What fuels migration? For Pope Francis, a strong ‘aspiration to hope’

Pope Francis said on Friday that the desire to migrate from one’s homeland is inspired by the search for hope, and encouraged the Church throughout the world to welcome migrants, whose presence helps build up society.
“Notwithstanding new developments and the emergence of situations which are at times painful and even tragic, migration is still an aspiration to hope,” the Pope told participants in the Seventh World Congress for the Pastoral Care of Migrants on Nov. 21.
In his speech for the Nov. 17-21 congress, which focused on the dynamics of cooperation and development in the pastoral care of migrants, the Pope noted how many persons who live in troubled areas leave in search of a better life for their families at the risk of disappointment and failure.
This is caused in large part by the economic crisis currently effecting every country, he said, which includes factors such as “inequality, poverty, overpopulation, the growing need for employment in some sectors of the global job market, disasters caused by climate change, wars and persecution, and the desire of younger people to relocate as they seek new opportunities.”
Despite the challenges involved in migration, the phenomenon has the capacity to improve both the migrant’s native country as well as the one they traveled to from an economic standpoint, the Roman pontiff noted.
“In effect, receiving nations draw advantages from employing immigrants for production needs and national prosperity, not infrequently filling gaps created by the demographic crisis,” he said.
At the same time, the nations which migrants leave “show a certain reduction in unemployment and, above all, benefit from earnings which are then sent back to meet the needs of families which remain in the country.”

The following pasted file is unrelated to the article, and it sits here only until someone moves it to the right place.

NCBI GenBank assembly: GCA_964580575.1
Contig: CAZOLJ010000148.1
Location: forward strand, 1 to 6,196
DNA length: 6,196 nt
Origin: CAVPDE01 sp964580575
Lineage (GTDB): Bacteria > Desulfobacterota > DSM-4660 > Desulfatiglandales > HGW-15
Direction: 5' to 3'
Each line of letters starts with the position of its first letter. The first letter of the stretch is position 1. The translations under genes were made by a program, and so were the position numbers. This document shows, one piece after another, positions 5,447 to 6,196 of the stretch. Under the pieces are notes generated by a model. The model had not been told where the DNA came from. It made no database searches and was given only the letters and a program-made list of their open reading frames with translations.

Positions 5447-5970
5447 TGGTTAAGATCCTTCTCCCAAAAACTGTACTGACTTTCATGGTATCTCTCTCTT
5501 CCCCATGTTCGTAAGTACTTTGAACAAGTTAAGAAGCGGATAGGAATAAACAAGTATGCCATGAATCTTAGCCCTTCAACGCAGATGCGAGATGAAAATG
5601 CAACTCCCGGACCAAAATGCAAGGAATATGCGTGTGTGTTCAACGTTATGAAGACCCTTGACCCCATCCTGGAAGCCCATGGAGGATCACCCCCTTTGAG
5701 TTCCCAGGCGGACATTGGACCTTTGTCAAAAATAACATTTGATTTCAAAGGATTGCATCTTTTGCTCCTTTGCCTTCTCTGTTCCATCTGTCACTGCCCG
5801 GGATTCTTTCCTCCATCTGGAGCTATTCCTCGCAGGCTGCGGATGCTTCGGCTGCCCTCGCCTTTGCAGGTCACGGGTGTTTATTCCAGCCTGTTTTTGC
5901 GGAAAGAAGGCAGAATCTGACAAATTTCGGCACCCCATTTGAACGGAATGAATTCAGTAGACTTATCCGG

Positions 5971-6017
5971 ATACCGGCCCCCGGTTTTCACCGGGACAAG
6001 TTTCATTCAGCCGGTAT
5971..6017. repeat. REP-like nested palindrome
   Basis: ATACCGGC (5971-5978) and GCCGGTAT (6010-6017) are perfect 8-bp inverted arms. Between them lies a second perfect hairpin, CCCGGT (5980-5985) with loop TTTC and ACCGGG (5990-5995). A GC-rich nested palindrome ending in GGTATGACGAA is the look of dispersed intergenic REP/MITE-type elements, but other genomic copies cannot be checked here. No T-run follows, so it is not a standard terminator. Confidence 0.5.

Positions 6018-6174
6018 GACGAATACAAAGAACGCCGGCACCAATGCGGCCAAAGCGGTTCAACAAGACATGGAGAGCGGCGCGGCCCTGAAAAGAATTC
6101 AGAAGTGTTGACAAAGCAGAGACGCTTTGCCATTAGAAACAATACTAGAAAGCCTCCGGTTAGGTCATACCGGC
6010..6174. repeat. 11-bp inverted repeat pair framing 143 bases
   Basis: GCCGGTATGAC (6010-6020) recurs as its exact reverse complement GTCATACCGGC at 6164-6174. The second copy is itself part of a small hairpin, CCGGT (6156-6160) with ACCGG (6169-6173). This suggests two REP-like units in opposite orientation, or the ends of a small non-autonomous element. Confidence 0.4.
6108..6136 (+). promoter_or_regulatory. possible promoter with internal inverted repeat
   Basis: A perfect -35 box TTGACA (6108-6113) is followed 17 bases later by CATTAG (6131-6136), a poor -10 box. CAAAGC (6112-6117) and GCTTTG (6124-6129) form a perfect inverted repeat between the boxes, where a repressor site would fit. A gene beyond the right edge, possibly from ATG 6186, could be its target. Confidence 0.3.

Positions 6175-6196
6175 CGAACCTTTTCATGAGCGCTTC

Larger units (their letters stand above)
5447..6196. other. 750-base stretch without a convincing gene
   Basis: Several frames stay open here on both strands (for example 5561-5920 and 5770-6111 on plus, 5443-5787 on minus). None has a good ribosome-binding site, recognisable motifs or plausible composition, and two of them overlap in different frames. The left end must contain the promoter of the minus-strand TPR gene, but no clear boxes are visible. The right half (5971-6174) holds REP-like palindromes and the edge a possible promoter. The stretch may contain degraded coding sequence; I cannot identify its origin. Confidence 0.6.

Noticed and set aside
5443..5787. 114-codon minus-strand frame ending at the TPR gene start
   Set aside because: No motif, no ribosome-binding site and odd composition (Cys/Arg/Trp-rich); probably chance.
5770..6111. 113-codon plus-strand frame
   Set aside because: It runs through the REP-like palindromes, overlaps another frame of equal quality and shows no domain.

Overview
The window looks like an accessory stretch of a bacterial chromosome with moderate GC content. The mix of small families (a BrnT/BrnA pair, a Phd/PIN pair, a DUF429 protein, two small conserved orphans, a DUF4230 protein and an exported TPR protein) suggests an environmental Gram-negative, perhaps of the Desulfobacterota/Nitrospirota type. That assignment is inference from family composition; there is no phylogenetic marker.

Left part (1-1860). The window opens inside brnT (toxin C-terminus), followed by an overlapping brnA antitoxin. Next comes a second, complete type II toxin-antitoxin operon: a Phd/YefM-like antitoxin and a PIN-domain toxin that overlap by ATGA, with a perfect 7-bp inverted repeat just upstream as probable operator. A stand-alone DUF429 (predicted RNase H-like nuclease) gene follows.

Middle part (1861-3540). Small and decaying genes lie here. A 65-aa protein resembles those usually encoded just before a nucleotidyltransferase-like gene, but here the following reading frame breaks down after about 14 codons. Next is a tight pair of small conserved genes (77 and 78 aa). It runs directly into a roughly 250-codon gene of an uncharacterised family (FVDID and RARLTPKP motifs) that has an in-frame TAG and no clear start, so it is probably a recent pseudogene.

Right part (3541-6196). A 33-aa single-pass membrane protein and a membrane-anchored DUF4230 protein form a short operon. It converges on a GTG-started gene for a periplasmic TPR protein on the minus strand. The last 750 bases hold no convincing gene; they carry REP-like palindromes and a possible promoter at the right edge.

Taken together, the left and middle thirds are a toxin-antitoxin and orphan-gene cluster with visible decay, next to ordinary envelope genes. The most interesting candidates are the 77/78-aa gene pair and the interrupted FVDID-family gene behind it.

Among the challenges that migrant families face are the effects on children who have grown up without one or both of their parents, the tension on marriages due to long absences of spouses, as well as the difficulty of integrating into a new society, the pope observed.
He noted how pastoral work in these situations plays a key role in helping cultural dialogue and as well as with legal issues on the part of the migrant, and helps lessen the repercussions on families living without a spouse or parent in the country of origin.
Pope Francis explained that “sadly migrants often experience disappointment, distress, loneliness and marginalization” due to the fact that they are both uprooted from their home and need to integrate.
The church, he said, is a community that seeks to engage and welcome migrants, and encouraged parishes to promote pastoral plans that both evangelize and support migrants throughout their journey from their country of origin to the receiving country.
“The church also seeks to be a source of hope,” the bishop of Rome explained, noting how she develops programs of education, defends migrants’ rights and “offers assistance, including material assistance to everyone, without exception, so that all may be treated as children of God.”
He spoke of the need to adopt an “integrated perspective” when encountering migrants, which is capable of seeing and valuing their potential, rather that viewing them “as a problem to be confronted and resolved.”
In order to fully develop each person must be assured of their ability to participate in the life of a community, Pope Francis observed, adding that this is even more important in a Christian community, where strangers do not exist.
“Beyond being a community of the faithful that sees the face of Jesus Christ in its neighbor, (the Church) is a Mother without limits and without frontiers,” he said, noting how she constantly strives to build a culture of solidarity “where no one is considered useless, out of place or disposable.”
While migrants are capable of expanding the bounds of fraternity, their presence is also a reminder of the ongoing need to fight inequality, injustice and various abuses, the Roman pontiff continued.
He concluded his speech by praying for the protection of the Holy Family, “who themselves experienced the difficulty of exile in Egypt.”

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